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UC Irvine selectively enforces electronic communications policy, suppresses support for striking students
As graduate students in the University of California system strike for higher wages, one university is suppressing support for striking students through selective enforcement of its electronic communications policy. The University of California Irvine is violating student rights by preventing its graduate and undergraduate student governments from expressing support for the campus’s ongoing graduate student strike.
UCI’s “ZotMail” system sends messages en masse to students and employees at the university. Although UCI administrators must transmit the ZotMail messages, student groups may request that the university send approved messages through the system.
UCI’s student governments — Associated Graduate Students and Associated Students — both requested to send messages concerning the ongoing strike through ZotMail. The Associated Graduate Students’ message explained faculty members’ rights during the ongoing strike, while the Associated Students’ message expressed support for graduate students during the strike. Administrators denied the requests because they claimed the messages were “political” in violation of the university’s ZotMail guidelines.
On its face, this doesn’t seem problematic, as UCI’s ZotMail guidelines broadly prohibit messages that “advocate an individual’s or organization’s political or religious position,” and UCI may place certain limits on the type of speech expressed in forums it creates like ZotMail. However, as we pointed out to UCI in a letter last week, UCI erred in three ways: Its denial of the messages appears viewpoint based, it fails to define the “political” speech it prohibits, and it exercises an unconstitutional prior restraint in refusing the messages.
UCI unconstitutionally discriminates against messages based on viewpoint
Although the policy governing UCI’s ZotMail platform prohibits students’ political speech, UCI has allowed students to send political messages in the past — and has sent out more than a few of its own political messages as well.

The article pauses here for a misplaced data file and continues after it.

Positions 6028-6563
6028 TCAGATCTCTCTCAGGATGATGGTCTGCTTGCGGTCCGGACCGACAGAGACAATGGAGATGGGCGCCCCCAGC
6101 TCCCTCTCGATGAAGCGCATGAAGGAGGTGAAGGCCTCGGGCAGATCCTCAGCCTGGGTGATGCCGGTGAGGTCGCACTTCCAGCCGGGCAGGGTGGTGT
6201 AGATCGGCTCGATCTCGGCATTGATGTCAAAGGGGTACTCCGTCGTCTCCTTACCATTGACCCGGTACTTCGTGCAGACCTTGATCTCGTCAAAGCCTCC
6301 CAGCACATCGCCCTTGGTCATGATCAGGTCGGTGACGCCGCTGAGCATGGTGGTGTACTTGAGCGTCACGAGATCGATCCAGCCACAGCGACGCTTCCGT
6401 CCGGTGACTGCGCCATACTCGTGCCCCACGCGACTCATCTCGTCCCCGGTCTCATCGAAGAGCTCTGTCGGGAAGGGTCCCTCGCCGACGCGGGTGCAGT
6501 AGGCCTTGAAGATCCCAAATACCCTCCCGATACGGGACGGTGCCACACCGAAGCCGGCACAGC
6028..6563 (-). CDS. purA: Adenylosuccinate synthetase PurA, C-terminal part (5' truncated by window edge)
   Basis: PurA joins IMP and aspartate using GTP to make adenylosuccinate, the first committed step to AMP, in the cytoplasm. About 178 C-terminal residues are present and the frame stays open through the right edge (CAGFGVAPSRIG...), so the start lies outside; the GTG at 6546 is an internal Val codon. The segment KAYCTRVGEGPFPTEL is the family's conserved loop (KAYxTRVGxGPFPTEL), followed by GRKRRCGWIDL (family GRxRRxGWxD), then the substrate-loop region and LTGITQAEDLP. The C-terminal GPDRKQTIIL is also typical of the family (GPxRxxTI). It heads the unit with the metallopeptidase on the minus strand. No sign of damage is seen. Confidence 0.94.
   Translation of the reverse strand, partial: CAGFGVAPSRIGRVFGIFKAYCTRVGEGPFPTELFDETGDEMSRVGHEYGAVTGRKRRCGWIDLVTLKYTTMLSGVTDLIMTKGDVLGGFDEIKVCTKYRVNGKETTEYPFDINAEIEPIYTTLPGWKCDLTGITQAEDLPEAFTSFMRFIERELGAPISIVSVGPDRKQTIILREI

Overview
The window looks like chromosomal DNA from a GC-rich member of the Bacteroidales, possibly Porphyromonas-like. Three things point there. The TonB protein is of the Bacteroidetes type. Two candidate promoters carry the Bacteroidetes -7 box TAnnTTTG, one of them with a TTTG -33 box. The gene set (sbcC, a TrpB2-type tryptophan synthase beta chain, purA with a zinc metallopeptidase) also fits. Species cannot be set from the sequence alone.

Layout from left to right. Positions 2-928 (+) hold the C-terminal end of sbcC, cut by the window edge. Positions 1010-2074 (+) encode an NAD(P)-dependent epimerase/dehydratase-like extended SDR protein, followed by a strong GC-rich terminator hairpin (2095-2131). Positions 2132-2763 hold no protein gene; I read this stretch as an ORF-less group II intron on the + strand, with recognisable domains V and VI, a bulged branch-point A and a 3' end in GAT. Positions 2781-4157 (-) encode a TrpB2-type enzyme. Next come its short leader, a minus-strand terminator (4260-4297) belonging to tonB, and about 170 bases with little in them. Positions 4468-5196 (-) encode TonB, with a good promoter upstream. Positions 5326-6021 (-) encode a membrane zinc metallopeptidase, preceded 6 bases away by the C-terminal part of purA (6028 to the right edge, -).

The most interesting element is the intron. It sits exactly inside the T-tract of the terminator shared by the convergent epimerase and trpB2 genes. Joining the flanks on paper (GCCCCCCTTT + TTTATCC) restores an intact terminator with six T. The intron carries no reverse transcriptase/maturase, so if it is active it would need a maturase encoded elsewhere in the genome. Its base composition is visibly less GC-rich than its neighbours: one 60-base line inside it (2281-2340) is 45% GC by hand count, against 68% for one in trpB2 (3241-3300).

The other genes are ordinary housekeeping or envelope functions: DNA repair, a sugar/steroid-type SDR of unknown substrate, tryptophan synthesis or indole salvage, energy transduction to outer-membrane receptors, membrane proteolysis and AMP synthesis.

Although UCI may establish certain viewpoint-neutral restrictions on ZotMail and still meet its First Amendment obligations, it cannot selectively enforce those restrictions to censor speech it does not like.
Just weeks ago, Dean of Students Rameen Talesh sent a ZotMail message offering support for the university’s “queer and trans friends and family” after the shooting in Colorado Springs. In 2020, UCI permitted the Associated Graduate Students to send a ZotMail message expressing support for Asian and Asian-American students after the outbreak of the COVID-19 pandemic. In 2017, the university president sent a ZotMail message conveying condolences to those injured and killed in Charlottesville. And in 2016, following the election of then-President Donald Trump, the UC System president sent a ZotMail message mentioning the election, expressing that diversity is central to the university system’s mission, and committing to foster an inclusive environment. Each of these instances involves political speech on the part of students, university staffers, or UCI itself — and these are just a few of the many examples over the years. Yet UCI declined the Associated Graduate Students’ and Associated Students’ strike-related messages.
As a public school bound by the First Amendment, UCI cannot discriminate based on viewpoint — regardless of the forum. As we wrote UCI: